Dynamic vs. static stretching: What's the difference?

Who needs fancy terms—stretching is stretching, right? Well, not really. Allow us to explain.

Dynamic stretching involves moving your joints through their full range of motion, according to the Hospital for Special Surgery (HSS). These types of stretches are usually mimic the activity you'll be doing and are typically done before you start said activity so your muscles are primed and ready to go.

Let's take running, for example. You may want to warm up for a run with dynamic stretches like power skips, high knees, and butt kicks because these movements are similar to running and warm up the muscles about to be worked.

Static stretching, on the other hand, involves moving a muscle as far as it can go and holding it there for up to 20 to 45 seconds, per the HSS. Add static stretches—like the ones above—to your cooldown routine after you exercise to increase flexibility and prevent injury.

Tips to get the most out of your stretches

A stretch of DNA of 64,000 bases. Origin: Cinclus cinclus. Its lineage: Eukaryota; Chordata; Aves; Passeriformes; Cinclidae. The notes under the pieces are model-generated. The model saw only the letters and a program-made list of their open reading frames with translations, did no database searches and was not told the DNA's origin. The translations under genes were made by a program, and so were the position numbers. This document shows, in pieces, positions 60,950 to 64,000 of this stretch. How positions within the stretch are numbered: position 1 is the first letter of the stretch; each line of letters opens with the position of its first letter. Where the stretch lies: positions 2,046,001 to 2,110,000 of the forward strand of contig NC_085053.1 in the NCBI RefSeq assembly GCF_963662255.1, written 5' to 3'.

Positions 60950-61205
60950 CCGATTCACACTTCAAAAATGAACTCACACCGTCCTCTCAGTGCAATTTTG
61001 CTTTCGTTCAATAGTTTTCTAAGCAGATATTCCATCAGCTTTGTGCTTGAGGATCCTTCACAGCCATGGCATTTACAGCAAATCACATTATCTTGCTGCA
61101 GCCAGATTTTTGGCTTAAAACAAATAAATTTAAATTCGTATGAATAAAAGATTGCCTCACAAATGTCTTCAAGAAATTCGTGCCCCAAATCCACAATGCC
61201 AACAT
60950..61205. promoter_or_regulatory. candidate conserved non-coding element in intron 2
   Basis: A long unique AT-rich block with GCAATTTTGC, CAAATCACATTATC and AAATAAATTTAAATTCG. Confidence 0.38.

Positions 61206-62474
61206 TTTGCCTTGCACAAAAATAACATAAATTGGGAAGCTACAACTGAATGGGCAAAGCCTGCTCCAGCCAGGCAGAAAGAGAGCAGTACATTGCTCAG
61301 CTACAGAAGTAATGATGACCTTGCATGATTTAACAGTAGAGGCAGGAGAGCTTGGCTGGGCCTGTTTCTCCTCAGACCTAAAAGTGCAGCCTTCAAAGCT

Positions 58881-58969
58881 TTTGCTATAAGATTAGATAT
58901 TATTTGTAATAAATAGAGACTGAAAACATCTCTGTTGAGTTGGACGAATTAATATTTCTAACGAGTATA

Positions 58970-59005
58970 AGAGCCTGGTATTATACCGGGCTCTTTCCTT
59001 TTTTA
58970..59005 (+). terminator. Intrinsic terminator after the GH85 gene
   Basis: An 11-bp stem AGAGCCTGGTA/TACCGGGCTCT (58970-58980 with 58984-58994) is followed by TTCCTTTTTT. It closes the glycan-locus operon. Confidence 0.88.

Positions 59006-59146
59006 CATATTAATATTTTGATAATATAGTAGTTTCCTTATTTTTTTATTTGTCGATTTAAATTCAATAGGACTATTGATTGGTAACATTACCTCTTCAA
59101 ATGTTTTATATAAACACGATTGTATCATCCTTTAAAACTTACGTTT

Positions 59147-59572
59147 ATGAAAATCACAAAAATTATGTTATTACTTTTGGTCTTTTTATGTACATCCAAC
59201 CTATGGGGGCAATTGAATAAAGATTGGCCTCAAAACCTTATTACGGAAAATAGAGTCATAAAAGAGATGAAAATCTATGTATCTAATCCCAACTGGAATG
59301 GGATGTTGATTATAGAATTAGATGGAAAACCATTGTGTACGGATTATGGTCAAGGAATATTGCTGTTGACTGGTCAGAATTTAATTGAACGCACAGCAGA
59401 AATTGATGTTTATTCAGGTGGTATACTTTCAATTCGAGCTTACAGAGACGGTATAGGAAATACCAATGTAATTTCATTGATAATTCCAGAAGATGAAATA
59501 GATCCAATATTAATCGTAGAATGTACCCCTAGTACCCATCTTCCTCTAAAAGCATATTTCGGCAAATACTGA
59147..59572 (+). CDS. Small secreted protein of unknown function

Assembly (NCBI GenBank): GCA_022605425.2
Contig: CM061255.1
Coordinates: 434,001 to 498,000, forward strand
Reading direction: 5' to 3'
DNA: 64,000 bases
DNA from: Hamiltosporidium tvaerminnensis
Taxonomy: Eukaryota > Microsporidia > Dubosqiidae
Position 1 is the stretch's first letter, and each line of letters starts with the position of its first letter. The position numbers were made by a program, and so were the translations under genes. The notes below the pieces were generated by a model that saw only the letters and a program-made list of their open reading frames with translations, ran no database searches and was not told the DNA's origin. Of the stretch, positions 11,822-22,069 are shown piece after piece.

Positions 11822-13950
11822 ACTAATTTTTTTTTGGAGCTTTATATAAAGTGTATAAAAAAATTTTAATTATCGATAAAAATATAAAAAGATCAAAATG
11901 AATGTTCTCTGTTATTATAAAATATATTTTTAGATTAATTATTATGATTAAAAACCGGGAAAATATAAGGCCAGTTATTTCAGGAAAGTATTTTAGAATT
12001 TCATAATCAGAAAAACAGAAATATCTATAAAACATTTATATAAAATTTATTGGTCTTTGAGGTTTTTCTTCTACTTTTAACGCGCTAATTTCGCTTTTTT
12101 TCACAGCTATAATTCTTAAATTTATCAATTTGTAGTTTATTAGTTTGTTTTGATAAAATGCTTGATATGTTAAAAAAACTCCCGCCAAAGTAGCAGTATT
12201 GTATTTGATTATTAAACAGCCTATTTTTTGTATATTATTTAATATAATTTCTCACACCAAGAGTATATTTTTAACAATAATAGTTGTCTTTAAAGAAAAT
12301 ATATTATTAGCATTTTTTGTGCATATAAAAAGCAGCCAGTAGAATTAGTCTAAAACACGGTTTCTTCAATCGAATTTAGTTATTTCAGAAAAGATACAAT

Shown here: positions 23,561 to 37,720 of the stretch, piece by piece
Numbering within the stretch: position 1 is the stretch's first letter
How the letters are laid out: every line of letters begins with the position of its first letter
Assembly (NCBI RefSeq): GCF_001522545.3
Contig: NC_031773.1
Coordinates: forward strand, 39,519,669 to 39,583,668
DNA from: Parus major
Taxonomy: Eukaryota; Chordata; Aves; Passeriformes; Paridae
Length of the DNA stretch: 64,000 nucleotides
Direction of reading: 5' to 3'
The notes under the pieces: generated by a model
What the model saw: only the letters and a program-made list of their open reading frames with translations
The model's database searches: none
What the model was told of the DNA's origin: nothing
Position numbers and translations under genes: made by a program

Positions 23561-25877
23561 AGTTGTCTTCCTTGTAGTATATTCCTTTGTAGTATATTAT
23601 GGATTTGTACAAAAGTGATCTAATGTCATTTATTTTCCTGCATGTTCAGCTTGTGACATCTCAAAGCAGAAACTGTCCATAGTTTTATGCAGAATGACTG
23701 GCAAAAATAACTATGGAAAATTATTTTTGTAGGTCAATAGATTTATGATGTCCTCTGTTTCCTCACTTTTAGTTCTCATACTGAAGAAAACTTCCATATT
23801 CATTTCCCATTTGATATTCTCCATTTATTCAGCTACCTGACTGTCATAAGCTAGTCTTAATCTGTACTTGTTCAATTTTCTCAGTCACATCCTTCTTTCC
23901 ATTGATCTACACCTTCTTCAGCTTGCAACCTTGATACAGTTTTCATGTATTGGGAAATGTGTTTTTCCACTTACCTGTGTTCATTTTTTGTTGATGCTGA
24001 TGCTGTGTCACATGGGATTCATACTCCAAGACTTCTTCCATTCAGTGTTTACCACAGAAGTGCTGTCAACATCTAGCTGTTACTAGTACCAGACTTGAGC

To ensure your muscles recover and that you don't hurt yourself, follow these tips from Harvard Health Publishing:

  1. Stretch when your muscles are warm, like after a run.
  2. Stretch with proper form. If you're unsure, ask a fitness professional.
  3. Don't hold your breath when holding a stretch.
  4. Stop stretching if you feel any pain.


1. Should runners stretch every day?

There's no one-size-fits-all stretching routine—what works for one runner may not work for another. So, it's best to chat with a running coach or physical therapist for individualized recommendations, according to the International Sports Sciences Association (ISSA). With that being said, aim to stretch at least three or four times a week, per Harvard Health Publishing. You can slowly work up to seven days a over time.

2. What stretches should you do after a run?

It's important to stretch the muscles you worked during your run to allow them to recover. Stretch your hips, glutes, hamstrings, quads, and calves after a run. Some of the best lower-body stretches for runners include seated butterfly, seated tree pose, seated quad stretch, and downward dog. Learn how to do them—and more—above!